A terminal can be seen as a service provider towards different transport modalities. To realize an acceptable vessel turnaround time and to provide acceptable service levels to hinterland transport modalities, PCR advices ports, terminal operators and investors in the required infrastructure, materials handling equipment, port related structures, management and operational staffing.
Services that PCR typically provides are:
Terminal Planning Methodology
The planning of terminals requires thorough analysis of the existing situation, expected future traffic forecast scenarios, local circumstances and port management models. Rather than directly starting to apply extensive simulation models for the logistical processes, port and terminal planning can often be carried out using queuing theory or empirical methods.
Service level versus investment and operational costs
Based on client’s traffic forecast and vessel arrival patterns and(parcel) size expectations, the required number of berths, size of open and closed storage areas and facilities, number of gate lanes, parking space, railroads, inspection and service areas, quantity and performance of quay cranes and yard equipment etc. are determined for various scenarios. In-house developed models are used to balance service levels towards different terminal users (such as shipping and trucking companies, custom’s and freight forwarders) against investment and operational costs. Various KPI’s (Key Performance Indicators) can be calculated to assist the client in planning investments against market expectations.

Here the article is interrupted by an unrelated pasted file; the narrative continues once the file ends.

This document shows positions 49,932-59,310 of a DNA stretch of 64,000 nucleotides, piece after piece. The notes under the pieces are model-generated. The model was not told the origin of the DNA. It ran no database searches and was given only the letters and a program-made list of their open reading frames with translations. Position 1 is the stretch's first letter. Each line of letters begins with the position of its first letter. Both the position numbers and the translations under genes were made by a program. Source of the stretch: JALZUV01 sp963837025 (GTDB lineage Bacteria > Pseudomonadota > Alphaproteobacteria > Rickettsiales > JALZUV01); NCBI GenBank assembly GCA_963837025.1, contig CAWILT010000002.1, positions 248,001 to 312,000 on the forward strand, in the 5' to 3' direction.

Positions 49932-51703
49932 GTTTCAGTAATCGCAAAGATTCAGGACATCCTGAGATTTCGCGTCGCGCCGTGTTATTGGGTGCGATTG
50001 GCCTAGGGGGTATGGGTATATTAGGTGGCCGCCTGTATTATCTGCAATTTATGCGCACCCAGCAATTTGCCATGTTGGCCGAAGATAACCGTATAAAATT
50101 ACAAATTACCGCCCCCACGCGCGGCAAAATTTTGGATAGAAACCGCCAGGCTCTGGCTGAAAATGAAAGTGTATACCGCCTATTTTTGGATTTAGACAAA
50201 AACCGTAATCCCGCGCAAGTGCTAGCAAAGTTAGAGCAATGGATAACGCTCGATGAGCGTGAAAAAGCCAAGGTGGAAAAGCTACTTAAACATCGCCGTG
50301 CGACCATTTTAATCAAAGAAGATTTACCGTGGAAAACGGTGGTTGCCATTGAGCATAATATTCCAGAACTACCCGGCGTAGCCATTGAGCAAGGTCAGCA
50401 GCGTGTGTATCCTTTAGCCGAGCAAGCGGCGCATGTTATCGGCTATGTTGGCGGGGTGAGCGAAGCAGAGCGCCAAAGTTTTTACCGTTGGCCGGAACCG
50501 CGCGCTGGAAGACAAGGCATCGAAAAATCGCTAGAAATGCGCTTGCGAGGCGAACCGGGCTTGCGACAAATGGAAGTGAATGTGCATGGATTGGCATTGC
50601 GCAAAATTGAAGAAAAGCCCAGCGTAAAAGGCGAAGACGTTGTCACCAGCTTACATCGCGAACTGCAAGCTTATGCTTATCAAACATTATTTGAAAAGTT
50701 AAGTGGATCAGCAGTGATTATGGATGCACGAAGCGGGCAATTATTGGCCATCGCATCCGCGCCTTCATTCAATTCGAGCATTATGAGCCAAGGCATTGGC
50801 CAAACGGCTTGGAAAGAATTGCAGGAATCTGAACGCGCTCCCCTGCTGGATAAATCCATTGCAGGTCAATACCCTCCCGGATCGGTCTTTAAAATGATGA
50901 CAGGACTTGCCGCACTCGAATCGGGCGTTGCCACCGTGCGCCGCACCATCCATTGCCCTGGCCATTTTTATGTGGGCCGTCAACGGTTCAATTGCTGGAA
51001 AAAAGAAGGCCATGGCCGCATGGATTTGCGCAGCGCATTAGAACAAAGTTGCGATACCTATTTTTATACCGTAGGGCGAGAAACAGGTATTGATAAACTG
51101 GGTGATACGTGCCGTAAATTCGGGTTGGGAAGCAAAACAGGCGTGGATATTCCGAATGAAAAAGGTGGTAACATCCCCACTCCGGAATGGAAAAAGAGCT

Yard size versus dwell-time
The Yard size of a terminal is largely determined by cargo dwell time, stacking density and manoeuvring space. Dwell time is effected by logistical processes both inside and outside the terminal, customs procedures, as well as market prices and client’s strategic goals, and cannot be fully controlled by the stevedore. Average dwell times for different types of cargo (import/export/transhipment) are determined together with the client based on international benchmarks and expected country-specific developments.
Optimization of land
The required stacking density, stacking methods and manoeuvring space are determined based on optimum use of available land. Yard equipment requirements for stacking and horizontal transport are calculated based on average occupancy assumptions as well as peak situations, including internal transport for added value activities (stuffing, stripping, mixing, sieving, packing, etc.).
Due to the extensive experience of PCR in port and terminal planning, PCR can develop your terminal in an optimal way, transferring traffic forecasts and various logistical processes into state-of-the-art conceptual layout drawings or even 3D presentations. Furthermore PCR advices on phasing steps and can take on project and construction management.
If you want to know more about what PCR can mean for your port or terminal or if you have any other enquiries, please contact us!